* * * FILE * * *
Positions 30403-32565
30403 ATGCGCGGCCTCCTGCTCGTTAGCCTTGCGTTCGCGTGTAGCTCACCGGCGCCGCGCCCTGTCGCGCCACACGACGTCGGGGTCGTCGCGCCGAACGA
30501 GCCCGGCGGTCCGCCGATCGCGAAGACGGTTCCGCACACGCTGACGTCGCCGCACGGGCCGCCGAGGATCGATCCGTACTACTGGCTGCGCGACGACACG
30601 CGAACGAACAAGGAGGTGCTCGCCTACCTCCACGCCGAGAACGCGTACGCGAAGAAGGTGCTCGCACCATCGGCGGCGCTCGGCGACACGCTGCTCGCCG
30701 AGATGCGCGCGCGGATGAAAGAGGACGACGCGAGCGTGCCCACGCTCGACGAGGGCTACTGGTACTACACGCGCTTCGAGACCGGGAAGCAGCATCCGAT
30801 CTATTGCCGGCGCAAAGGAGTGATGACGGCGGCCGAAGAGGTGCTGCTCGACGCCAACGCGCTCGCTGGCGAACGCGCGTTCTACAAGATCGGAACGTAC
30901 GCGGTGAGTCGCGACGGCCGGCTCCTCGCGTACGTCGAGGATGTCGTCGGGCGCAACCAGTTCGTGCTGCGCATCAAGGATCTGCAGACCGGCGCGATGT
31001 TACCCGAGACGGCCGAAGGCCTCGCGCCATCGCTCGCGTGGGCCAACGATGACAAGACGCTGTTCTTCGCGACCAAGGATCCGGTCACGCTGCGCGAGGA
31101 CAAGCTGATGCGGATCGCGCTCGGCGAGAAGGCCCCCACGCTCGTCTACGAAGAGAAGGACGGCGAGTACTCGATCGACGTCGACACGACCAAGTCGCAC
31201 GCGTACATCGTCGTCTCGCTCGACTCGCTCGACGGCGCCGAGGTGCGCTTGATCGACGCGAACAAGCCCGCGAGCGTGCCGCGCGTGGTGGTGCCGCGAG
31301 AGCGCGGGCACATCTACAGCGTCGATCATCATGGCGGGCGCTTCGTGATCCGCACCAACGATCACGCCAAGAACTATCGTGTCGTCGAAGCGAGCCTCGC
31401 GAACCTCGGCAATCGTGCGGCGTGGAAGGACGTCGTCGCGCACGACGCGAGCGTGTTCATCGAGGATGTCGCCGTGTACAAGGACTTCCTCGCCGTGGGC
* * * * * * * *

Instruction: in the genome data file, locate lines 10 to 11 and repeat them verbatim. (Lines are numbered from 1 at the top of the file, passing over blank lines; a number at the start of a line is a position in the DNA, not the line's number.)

31201 GCGTACATCGTCGTCTCGCTCGACTCGCTCGACGGCGCCGAGGTGCGCTTGATCGACGCGAACAAGCCCGCGAGCGTGCCGCGCGTGGTGGTGCCGCGAG
31301 AGCGCGGGCACATCTACAGCGTCGATCATCATGGCGGGCGCTTCGTGATCCGCACCAACGATCACGCCAAGAACTATCGTGTCGTCGAAGCGAGCCTCGC